The measures taken in this light will define whether or not the industry thrives.
The mobile payments marketplace is becoming a crowded place in terms of companies that are – or will be – offering the services, but studies are showing that the only way that consumers will get on board with this new use for smartphone technology is if the security will be shown to be adequate.
One survey after the next is showing that the primary hesitation from consumers is over security concerns.
Predictions in early 2011 had stated that mobile payments would be far ahead of where they are today. The main problem that has been standing in the way is that consumers simply haven’t reached the point that they feel as though they can safely use their smartphones for financial purposes – such as buying products – without risking having their data stolen either by hackers or because the actual device went missing.
Security is still the issue that could make or break mobile payments.
Equally, there have been some serious advancements in mobile payments over the last year and half. Starbucks is a prime example of this type of success. Throughout 2011, it processed 26 million transactions over smartphones and tablet computers. This makes the coffee chain the largest program of this nature in the United States. At the same time, when compared to the number of transactions that company actually sees, the paying method remains a small fraction of the total.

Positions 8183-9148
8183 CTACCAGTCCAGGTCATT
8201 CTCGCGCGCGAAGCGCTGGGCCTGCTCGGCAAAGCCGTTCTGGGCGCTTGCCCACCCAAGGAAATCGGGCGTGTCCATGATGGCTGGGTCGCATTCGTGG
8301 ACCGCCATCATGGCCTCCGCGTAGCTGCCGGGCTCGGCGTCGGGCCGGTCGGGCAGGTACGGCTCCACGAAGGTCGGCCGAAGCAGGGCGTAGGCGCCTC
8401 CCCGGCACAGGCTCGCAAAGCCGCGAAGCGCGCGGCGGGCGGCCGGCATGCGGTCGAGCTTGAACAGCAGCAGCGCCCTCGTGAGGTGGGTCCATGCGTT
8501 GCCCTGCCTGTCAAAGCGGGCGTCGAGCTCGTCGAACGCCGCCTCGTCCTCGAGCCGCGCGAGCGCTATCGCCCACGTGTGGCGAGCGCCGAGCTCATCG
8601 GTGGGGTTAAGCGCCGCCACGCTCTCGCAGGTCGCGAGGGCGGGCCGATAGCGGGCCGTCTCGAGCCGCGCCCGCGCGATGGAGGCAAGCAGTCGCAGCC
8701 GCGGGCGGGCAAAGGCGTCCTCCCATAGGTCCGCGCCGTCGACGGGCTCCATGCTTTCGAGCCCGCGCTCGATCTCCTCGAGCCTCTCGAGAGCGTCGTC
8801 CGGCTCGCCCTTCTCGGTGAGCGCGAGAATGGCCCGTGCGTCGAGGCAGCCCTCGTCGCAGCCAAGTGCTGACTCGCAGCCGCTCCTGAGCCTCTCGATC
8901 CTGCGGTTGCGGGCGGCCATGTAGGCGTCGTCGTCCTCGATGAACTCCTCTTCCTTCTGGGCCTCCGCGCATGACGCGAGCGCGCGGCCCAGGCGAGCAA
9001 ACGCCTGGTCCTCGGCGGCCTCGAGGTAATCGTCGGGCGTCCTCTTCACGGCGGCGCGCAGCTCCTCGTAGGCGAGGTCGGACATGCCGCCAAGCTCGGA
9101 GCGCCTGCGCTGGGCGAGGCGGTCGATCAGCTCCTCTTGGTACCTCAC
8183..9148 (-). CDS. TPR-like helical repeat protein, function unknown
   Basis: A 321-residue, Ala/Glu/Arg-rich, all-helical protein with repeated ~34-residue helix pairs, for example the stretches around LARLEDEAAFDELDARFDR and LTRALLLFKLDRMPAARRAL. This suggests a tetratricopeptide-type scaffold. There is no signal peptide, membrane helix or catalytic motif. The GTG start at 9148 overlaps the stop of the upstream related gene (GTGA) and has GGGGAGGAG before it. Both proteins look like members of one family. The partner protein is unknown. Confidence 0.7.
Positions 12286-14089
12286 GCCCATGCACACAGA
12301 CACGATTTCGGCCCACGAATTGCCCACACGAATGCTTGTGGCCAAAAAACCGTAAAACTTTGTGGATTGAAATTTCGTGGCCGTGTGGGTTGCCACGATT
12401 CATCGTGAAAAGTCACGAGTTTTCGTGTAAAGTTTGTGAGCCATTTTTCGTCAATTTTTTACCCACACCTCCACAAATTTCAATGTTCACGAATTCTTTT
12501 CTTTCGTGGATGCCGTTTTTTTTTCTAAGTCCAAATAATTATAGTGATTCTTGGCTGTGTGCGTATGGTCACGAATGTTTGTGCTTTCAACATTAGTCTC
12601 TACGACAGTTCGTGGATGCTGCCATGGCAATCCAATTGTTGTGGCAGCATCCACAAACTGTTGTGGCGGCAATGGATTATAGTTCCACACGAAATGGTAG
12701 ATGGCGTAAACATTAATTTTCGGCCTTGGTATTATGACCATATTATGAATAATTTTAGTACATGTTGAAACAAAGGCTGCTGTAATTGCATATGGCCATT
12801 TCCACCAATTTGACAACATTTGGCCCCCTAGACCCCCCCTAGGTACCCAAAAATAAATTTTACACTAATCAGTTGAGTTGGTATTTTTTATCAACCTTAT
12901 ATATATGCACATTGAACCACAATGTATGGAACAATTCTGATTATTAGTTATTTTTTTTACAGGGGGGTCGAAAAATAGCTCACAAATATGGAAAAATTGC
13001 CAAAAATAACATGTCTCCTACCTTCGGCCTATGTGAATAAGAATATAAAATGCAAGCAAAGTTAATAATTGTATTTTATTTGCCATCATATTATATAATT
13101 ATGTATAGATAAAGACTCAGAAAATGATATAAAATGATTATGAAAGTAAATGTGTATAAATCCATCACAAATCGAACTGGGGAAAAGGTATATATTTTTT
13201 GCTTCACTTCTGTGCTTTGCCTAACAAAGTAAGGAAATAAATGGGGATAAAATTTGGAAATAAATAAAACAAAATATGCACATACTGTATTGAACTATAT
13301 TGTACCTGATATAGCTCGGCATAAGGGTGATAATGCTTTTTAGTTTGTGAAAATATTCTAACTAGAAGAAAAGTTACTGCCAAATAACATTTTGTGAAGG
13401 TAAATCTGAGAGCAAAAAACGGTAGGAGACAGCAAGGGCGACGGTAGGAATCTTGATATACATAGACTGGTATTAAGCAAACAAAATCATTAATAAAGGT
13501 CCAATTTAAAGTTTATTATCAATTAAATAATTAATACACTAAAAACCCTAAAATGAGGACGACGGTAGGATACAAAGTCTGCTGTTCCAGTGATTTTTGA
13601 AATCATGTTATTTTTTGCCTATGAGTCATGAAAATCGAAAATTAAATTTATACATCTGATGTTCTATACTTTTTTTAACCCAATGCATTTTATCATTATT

No matter whether consumers are falling over themselves to use their smartphones to buy things or not, the mobile payments is becoming very crowded with providers. They are discovering that once they have their actual infrastructure in place, their main concern is going to have to be security if they are going to be able to encourage consumers to choose them as their option of choice.
Though consumers are highly focused on ease and convenience, they are experienced enough with the risk of hacking and identity theft that they will draw the line at a certain place if they feel that mobile payments are not offering enough security to keep their personal and credit card/bank account data safe.